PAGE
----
How to Write Better Instagram Captions

Instagram is a social media platform that I really struggle with. I don't like themes (expect a post on this soon) and I don't really get the need to make my house, or life, or child, or self, seem perfect. Sometimes, I feel really jealous over curated Instagram profiles because it just seems to take so much work

One of the most challenging parts of Instagram is writing captions. Seriously, captions. I can have a good photo and a good idea. But then I'm stuck, staring at that caption box. Like, what do I put here? What works? 

I gathered up a few resources to come up with a few ideas. Here they are. 

1. Write to engage. 

This is something I struggle with. When I post photos, I try to post something I think is funny or related to the photo. But on Instagram, when it comes to getting people's attention, there is a benefit to writing something that engages other people. This is a great post on doing just that

2. Be brief. 

Does this feel like it is at odds with that first point? A little bit. But here's the truth: it's possible to write engaging captions, without going on for sentences. I definitely try to keep my captions two sentences or less. Although I follow some great accounts (like my friend @poesyross) who use longer captions to great effect. For more about writing with brevity, click here

3. Make sure to edit. 

This goes without saying: before you hit post, make sure to proofread. I've definitely hit post before write as I notice a glaring, huge typo on my post. Oops. Not the most professional looking, for sure. For more on editing for length & more, click here

4. Use a quote. 

Here's the thing: sometimes, there just aren't words. You have a great photo. You know what time you need to post for maximum engagement. You have everything ready. Except words. Grab your favorite (related) quote, add a question, and post it with your favorite hashtags. Easy peasy. Pinterest is a great source for great quotes. Click here to view some

5 Young Professional Outfits to Wear This Week

It feels like half a century ago that I wrote my post on how to dress professionally as a new graduate. Looking at my photos makes me realize how much fashion has changed since I wrote that post (4 years ago!?). It's time for a refresh, so I thought I'd share some of my favorite Polyvore sets for workwear.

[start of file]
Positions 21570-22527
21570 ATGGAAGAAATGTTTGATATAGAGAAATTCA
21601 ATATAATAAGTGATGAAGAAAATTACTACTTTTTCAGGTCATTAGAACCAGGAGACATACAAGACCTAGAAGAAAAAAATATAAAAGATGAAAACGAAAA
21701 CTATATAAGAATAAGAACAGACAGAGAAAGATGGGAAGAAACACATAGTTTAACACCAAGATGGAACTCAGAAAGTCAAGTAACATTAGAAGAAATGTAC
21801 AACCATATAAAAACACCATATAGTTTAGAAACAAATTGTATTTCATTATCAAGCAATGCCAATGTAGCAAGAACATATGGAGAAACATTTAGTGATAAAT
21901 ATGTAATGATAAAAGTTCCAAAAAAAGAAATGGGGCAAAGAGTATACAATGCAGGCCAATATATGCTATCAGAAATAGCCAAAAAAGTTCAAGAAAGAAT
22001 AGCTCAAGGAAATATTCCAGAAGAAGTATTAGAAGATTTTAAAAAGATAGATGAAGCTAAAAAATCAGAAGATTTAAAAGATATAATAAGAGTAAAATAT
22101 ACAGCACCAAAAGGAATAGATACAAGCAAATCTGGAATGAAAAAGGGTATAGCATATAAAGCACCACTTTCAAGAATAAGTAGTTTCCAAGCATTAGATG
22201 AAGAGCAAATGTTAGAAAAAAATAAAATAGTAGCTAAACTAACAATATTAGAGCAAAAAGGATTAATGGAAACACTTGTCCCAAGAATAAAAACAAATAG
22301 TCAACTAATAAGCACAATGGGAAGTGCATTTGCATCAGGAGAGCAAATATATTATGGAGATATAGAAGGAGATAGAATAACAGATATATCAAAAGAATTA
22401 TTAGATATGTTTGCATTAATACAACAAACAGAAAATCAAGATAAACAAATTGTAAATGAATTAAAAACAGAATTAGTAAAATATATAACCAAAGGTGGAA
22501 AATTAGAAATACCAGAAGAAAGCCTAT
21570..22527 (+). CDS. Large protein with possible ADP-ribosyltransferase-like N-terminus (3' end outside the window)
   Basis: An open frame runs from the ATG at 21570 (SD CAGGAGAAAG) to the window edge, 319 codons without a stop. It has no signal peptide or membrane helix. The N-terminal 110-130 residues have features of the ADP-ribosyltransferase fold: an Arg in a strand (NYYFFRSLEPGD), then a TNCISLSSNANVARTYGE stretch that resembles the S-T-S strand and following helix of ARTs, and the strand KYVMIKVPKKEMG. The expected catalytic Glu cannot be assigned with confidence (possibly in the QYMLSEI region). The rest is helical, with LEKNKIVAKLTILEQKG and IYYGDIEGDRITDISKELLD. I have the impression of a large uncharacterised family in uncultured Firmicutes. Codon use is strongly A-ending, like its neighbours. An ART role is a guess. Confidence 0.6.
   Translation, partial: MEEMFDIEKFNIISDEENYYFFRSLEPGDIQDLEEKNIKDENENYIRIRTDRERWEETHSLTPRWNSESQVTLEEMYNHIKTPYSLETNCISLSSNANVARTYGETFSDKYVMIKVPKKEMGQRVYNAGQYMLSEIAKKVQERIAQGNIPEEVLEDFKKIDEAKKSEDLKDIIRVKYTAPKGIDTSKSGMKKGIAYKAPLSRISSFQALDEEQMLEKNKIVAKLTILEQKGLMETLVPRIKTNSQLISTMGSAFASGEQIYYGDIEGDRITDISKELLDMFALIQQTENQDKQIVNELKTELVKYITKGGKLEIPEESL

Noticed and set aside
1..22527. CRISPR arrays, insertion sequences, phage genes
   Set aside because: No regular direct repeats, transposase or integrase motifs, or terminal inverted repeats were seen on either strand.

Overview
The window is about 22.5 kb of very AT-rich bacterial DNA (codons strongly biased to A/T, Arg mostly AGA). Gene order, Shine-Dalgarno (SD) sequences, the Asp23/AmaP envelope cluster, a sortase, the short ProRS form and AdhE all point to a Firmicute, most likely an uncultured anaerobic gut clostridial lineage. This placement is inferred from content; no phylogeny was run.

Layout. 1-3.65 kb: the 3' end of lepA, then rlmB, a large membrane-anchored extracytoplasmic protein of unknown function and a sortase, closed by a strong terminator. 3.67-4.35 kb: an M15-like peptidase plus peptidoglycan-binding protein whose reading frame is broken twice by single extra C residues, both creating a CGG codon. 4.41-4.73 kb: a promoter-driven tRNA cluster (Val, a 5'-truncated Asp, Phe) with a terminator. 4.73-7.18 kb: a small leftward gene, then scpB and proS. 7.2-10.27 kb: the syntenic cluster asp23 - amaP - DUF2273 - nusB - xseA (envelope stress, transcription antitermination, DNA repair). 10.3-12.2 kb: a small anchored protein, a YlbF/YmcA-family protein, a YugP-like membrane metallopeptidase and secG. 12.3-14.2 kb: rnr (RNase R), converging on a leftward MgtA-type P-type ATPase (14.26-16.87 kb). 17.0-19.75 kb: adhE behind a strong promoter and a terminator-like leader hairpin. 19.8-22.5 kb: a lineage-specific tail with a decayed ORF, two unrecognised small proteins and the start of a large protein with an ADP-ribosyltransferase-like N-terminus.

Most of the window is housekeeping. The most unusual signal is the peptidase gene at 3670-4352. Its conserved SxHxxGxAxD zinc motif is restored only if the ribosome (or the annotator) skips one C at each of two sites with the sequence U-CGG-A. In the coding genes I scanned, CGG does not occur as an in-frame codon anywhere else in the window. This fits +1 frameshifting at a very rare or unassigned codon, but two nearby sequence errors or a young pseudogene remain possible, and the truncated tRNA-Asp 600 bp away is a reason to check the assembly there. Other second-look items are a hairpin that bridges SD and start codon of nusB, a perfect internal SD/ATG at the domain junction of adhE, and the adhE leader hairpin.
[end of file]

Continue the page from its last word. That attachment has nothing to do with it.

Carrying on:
These outfits are definitely more appropriate for a "casual" office; if you work as a lawyer, paralegal, etc., you probably won't be able to wear these exact outfits. But they're great for a little inspiration! 

1. Black & White

I love a good stripe-focused outfit. This one has all the makings of professional wear--a nice pair of black pants, a striped top, and a jacket--with a nice, young twist. If you work in a more "strict" dress coded office, you can wear your standard trousers or pencil skirt, and a snazzy white blazer over a striped blouse. Pair with black pumps for the same chic, French feel.   

2. Pastel Florals

You know how I said this outfits were more for casual offices? Yeah. This is one I could probably wear to my office--which has approximately 0 dress code rules except "please wear clothes"--but others might have a difficult time. There are ways to take this outfit though and use it for inspiration. Mainly: that floral bomber jacket. I really want one, although I feel like maaaaybe it's a little bit too young for a 28-year-old mother. That being said, a floral bomber jacket paired with a sheath dress and some boots would be perfect for any office. Or even over jeans and a nice blouse on casual Friday. 

3. Light & Bright